In summary, we have introduced TPE molecular rotors into 2D PONs (NUS-24) for fluorescence-based chemical sensing. Compared to NUS-24 bulk powder, the exfoliated NUS-24 nanosheets exhibit stronger turn-on fluorescence upon contact with electron-rich VOCs, and the fluorescence enhancement is positively correlated with the molecular size of VOC molecules. This can be attributed to the restriction of liberated TPE rotors on the external surface of NUS-24 nanosheets when interacting with VOC molecules, which is similar to the AIE mechanism. The proposed mechanism was further proven by incorporating NUS-24 nanosheets into PEI affording MMMs, by which the TPE rotors can be almost completely restricted by the polymeric matrix resulting in greatly attenuated turn-on fluorescence upon exposure to VOC vapors. Nevertheless, the NUS-24 nanosheets and MMMs exhibit practical sensing capability toward nitro-containing compounds and Fe3+ ion through fluorescence quenching caused by donor–acceptor electron transfer mechanism, which is proven by DFT calculations. Our study has thus opened a new door toward the rational design of smart 2D materials containing molecular rotors, and demonstrated their promising applications in explosive detection and environmental monitoring.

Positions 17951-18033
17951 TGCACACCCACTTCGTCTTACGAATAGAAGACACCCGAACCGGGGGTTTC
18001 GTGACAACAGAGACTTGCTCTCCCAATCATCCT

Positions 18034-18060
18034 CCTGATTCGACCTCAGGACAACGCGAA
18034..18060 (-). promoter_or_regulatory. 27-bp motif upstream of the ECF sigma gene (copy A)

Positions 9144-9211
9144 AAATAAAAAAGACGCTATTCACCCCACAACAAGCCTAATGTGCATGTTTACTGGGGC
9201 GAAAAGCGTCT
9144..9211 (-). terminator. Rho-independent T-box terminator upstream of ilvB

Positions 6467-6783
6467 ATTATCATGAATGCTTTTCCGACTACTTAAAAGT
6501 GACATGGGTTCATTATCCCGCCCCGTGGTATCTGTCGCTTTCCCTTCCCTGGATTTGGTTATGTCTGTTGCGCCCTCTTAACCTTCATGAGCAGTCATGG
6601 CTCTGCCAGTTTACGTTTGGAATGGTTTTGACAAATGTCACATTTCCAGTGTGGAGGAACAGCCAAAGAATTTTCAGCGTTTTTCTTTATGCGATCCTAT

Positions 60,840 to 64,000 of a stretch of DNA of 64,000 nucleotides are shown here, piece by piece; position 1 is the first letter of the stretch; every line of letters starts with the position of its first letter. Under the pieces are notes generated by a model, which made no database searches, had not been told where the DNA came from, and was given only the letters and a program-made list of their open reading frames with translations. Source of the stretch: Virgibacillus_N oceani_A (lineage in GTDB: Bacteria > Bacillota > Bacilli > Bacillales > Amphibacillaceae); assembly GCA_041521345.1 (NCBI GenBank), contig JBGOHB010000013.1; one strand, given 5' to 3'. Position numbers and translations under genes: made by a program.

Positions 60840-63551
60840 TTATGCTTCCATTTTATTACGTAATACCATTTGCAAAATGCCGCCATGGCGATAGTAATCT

Methods

Synthesis of NUS-24 bulk powder